Income Averaging for Special Professionals
What is Special Professional Income?
Special professional income is income earned from;
- Authoring a literary work.
- Composing music.
- As a performing artist
- Being a production associate (providing artistic support e.g. as an art director, producer, choreographer, set designer).
- As a sports person.
- As an inventor – examples include application developers and computer game designer.
For more details, see here
In many cases, it does not matter whether income is earned as an employee or from business.
How does it work?
Special professionals often have fluctuating levels of income – year by year. If one person earns $250,000 in a single year (say from game or book royalties) they would ordinarily pay more tax than someone else who earned $50,000 a year for between 2013 and 2017 – roughly twice as much if the $250,000 was earned in 2017.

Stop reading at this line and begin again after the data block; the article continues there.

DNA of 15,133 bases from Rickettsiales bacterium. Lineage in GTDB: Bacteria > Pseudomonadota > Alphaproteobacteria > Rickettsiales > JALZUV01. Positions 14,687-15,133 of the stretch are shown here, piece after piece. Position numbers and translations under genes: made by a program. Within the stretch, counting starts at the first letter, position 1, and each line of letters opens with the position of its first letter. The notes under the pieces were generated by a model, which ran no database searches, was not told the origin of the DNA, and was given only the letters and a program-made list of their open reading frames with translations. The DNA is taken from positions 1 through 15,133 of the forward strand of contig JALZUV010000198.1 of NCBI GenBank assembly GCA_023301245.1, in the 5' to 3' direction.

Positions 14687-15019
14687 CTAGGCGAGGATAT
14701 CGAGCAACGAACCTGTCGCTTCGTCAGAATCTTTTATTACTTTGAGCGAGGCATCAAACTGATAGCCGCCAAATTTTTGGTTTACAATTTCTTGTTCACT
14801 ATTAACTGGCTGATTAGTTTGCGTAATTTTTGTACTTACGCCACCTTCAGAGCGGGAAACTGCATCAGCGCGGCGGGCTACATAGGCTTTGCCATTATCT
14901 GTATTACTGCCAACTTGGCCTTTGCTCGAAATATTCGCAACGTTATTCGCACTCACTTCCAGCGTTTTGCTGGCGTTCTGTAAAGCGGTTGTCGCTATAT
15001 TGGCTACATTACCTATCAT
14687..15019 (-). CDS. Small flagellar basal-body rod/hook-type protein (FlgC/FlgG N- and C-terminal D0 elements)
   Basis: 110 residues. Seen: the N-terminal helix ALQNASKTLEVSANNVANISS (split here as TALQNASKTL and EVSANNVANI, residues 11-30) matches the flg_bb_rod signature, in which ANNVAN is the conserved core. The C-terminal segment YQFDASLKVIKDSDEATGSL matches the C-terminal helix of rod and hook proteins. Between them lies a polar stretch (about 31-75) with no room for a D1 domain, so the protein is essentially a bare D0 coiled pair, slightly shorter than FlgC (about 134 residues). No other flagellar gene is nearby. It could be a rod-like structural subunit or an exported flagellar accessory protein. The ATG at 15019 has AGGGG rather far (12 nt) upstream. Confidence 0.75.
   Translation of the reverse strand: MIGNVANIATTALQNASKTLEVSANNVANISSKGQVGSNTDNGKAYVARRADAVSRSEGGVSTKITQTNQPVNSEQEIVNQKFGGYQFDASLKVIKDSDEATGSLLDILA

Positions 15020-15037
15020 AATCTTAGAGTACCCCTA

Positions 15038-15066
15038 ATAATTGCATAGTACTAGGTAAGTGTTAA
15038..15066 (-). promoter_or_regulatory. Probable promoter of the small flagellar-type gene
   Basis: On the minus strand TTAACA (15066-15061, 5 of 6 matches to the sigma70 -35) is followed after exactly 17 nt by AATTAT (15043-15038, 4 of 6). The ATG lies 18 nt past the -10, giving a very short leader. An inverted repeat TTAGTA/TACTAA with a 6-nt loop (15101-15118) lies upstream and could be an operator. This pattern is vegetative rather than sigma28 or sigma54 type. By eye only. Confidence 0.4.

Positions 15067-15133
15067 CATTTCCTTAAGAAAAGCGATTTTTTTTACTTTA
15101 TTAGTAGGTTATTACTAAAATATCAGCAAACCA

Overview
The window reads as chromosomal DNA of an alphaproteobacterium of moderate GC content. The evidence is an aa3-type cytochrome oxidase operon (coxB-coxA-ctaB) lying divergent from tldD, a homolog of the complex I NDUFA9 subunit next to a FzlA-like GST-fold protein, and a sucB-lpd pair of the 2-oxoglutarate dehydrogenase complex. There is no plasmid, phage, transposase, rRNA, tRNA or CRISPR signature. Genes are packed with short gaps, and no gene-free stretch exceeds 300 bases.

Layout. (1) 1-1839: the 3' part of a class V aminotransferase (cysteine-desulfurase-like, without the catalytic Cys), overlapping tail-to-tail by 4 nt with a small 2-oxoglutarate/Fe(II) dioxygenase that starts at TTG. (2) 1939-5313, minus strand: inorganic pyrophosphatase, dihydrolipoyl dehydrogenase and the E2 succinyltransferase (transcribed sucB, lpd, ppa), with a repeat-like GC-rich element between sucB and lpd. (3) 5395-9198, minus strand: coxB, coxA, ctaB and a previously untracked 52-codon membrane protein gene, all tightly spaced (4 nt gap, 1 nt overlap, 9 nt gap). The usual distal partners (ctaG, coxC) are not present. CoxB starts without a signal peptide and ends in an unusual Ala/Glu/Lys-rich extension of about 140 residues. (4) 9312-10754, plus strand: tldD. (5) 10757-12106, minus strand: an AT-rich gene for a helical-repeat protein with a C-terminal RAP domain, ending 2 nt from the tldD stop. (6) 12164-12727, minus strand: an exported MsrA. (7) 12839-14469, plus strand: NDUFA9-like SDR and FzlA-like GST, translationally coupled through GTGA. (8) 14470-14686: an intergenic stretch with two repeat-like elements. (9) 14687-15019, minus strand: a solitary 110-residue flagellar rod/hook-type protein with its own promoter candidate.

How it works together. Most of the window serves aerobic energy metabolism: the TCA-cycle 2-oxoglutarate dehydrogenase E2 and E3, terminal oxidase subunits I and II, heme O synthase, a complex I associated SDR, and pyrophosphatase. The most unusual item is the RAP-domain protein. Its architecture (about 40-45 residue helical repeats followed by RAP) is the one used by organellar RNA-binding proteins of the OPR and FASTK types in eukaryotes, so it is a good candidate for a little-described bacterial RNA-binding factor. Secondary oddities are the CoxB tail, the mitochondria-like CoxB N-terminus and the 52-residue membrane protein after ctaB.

Special professionals often have a boom and bust cycle of income. For example – an artist may only sell works at a major exhibition every few years. A musician may earn most of their income on the release of a new album and so forth.
Income averaging is designed to make the tax system fairer for special professionals by examining the income earned in the current year and comparing it to income earned in previous years. If more special professional income has been earned than the average of the last 4 years, a tax offset may be available.
Special professional income is declared in the tax return.
What is the potential benefit?
The key benefit income averaging can give is a reduction in tax. Averaging can be especially beneficial special professionals beginning of their career, because special professional income is averaged over five years.
How can Newtown Tax help?
Working out whether you earning special professional income and how much of your income is special professional may need careful analysis of what your job involves. This is done in consultation. If you are earning special professional income, we can include it in the preparation of your tax return to ensure you get the benefit you are entitled to.